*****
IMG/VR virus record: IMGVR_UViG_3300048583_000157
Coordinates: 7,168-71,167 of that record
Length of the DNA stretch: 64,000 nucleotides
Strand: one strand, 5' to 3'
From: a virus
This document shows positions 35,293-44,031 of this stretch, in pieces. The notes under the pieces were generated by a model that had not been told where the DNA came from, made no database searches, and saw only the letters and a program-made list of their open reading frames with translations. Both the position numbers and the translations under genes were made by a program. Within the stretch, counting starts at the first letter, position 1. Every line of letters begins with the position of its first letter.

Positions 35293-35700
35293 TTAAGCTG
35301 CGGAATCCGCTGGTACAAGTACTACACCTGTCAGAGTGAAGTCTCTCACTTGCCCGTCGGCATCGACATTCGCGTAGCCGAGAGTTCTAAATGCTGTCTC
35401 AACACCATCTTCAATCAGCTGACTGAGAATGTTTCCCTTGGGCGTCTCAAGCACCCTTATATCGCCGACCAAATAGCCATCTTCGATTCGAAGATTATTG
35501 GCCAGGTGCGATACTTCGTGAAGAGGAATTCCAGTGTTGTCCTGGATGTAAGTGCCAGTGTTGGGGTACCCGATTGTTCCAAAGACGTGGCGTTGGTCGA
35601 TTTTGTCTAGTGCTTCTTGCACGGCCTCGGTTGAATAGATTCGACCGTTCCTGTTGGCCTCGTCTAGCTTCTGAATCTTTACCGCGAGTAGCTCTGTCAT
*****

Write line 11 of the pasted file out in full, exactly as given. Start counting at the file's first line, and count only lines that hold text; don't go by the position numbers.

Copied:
35501 GCCAGGTGCGATACTTCGTGAAGAGGAATTCCAGTGTTGTCCTGGATGTAAGTGCCAGTGTTGGGGTACCCGATTGTTCCAAAGACGTGGCGTTGGTCGA